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Janice Man, Graphic Designer, Business School

“I turn ideas into visual images to communicate a message.”

I wouldn’t describe my recent career as a journey, but a two-minute walk. I was a graphic designer at the Science Museum before joining the Business School. At the museum, I could be designing for a gene editing exhibition one day, then toilet direction signs the next. Now I get to work with academics, who are as passionate about Microsoft PowerPoint as they are about digital transformation. 

I’m the Business School’s graphic designer. For anyone new to this role, I turn ideas into visual images to communicate a message. A client submits a design brief and I interpret it creatively to meet their needs, while keeping within the brand guidelines. My specialism is information design. This is the practice of presenting information in a clear and accessible way for users. 

During the week, I could be working on anything from full digital campaigns to pull up banners for the annual conference, or a 60-page report on clean energy investing. Throughout lockdown, I worked with the Student Experience team on concepts to encourage student engagement. Client feedback is really important – after a few minor edits, I usually finish jobs at around version 11.  

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Dr Albert Busza, Clinical Imaging Facility Manager, Department of Brain Sciences 

“I’ll work with the radiographer or physicist to see if I can optimise a scanning method so that we can help the researchers with their studies.”

After getting a degree and PhD in biochemistry, I worked as a postdoc in magnetic resonance spectroscopy. This led to ten years working in industry before I moved to Imperial to manage the Clinical Imaging Facility. 

We are a small department with an MRI scanner and a PET scanner supporting research performed by the College and external groups, such as the NHS and clinical research organisations. The scanners help researchers answer questions such as how the brain functions following traumatic injury. We help the researchers to develop or refine imaging techniques to address their research questions. 

Although the technologies used by the scanners are very different, they are complementary. The MRI can be used to assist many clinical diagnoses, whereas the PET scanner, which uses radioactive tracers, is mainly used for research studies, including cancer and dementia. There are numerous ways of innovating with MR images and, if the scanner is free, I’ll work with the radiographer or physicist to see if I can optimise a scanning method so that we can help the researchers with their studies.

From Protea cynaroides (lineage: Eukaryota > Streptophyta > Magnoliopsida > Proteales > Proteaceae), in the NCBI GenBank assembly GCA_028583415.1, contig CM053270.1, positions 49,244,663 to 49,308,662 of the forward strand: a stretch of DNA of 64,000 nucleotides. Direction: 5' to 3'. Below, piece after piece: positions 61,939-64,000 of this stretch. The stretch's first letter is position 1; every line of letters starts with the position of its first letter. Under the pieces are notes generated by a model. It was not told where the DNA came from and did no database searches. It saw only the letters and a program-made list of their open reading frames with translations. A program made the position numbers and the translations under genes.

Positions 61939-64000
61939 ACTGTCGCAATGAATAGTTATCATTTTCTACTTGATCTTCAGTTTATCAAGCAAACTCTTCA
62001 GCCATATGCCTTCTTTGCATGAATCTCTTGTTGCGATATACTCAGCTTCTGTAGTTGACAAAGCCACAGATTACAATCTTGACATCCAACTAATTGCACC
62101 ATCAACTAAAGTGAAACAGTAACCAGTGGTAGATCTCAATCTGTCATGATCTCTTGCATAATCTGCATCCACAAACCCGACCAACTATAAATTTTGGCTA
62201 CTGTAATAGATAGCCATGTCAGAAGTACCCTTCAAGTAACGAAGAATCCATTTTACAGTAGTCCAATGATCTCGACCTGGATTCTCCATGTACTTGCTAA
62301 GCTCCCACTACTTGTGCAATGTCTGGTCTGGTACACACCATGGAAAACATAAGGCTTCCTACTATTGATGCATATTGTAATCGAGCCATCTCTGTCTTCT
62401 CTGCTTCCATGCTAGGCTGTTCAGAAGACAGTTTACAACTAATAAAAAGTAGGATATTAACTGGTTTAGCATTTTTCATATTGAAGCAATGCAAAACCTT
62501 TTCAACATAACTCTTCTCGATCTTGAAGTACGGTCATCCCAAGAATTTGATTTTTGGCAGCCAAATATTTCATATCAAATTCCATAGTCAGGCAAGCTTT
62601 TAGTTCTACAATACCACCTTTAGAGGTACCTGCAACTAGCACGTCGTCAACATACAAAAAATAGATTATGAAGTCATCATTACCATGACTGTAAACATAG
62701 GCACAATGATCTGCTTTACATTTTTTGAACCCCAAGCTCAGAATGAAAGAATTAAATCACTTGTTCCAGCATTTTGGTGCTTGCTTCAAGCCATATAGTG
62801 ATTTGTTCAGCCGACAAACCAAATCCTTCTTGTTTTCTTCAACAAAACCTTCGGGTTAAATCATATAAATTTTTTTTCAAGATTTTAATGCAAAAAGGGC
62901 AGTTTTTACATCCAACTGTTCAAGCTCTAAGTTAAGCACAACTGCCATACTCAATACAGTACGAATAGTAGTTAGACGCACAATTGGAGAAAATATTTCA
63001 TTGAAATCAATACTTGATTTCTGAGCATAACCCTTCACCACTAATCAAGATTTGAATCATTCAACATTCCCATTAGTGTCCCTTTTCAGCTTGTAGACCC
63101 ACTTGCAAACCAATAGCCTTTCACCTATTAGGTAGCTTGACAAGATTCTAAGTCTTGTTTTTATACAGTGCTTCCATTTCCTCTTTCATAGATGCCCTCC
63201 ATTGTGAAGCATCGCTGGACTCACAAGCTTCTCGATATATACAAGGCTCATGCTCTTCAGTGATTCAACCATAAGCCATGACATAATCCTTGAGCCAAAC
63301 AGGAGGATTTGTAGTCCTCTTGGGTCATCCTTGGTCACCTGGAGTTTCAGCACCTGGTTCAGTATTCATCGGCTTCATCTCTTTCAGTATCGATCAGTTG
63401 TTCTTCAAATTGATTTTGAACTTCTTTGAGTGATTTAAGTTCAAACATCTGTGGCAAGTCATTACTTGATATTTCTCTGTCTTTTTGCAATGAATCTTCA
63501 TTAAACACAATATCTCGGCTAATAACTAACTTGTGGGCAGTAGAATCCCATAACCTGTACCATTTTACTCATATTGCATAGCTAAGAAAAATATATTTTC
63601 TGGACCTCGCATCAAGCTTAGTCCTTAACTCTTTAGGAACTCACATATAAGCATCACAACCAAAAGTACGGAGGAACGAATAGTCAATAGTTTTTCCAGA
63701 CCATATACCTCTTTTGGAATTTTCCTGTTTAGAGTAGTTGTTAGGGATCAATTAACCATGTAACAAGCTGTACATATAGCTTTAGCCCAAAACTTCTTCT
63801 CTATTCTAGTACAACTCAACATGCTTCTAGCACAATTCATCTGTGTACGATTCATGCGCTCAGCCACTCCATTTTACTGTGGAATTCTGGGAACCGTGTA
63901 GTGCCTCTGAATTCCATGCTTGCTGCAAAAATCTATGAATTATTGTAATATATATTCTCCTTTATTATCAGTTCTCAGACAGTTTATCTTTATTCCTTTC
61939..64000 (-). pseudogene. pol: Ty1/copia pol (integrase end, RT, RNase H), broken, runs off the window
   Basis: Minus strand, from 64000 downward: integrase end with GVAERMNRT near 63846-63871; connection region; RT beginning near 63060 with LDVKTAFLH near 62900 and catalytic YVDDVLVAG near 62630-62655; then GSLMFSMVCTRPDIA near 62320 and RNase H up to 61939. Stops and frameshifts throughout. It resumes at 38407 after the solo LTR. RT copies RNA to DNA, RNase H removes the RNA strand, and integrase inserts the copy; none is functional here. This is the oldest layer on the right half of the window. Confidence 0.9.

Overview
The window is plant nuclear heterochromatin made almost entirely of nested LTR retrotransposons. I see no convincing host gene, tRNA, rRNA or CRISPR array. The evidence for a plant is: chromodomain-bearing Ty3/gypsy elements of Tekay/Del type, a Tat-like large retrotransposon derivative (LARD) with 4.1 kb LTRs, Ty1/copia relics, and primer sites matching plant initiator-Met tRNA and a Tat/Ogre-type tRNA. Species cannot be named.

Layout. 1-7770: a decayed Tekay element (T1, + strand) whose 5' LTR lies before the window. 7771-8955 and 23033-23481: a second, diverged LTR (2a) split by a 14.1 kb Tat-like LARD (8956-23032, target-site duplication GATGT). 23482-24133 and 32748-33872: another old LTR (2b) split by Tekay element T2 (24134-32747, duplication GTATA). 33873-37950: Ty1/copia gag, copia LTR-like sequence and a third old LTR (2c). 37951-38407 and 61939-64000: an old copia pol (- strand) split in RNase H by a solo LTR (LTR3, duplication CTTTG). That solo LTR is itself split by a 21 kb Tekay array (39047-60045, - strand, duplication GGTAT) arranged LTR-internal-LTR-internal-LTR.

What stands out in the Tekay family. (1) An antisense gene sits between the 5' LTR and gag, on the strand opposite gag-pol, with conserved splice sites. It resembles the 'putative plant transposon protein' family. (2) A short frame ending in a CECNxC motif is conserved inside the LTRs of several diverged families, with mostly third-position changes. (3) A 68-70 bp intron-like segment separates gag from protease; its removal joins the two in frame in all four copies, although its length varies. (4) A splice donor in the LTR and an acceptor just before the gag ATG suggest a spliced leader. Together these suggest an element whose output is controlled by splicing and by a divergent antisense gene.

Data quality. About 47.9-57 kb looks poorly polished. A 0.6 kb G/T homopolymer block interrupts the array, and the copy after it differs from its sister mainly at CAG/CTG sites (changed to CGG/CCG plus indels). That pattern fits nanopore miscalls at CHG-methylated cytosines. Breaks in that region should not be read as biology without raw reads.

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John Aouad, Disability Advisory Service Administrator, Education Office 

“I love getting rid of manual processes and replacing them with automated systems – I get the computer to do all the hard work!”

I have worked in education and inclusion for most of my career. I spent ten years working in the UK, China, and Taiwan teaching English. When I returned to the UK, I worked on the National Citizen Service programme with 16/17-year-olds ensuring the programme met its inclusive targets.    

I joined Imperial’s Disability Advisory Service in January 2019, in a new role as its administrator. I have been working on operational projects to improve the service for both students and staff. This has included implementing an online booking system that allows students to book appointments directly with the team, improving our CRM database, relaunching and managing our website and leading on the transition to Office 365. I am now working on a comms project to ensure students know about what we do.   

Mostly, I love getting rid of (or reducing) manual processes and where possible replacing them with automated systems – I get the computer to do all the hard work! My colleagues have appreciated that I have made the service a lot more streamlined as I have simplified many processes. They spend less time clicking buttons and doing data entry, and more time focusing on supporting students.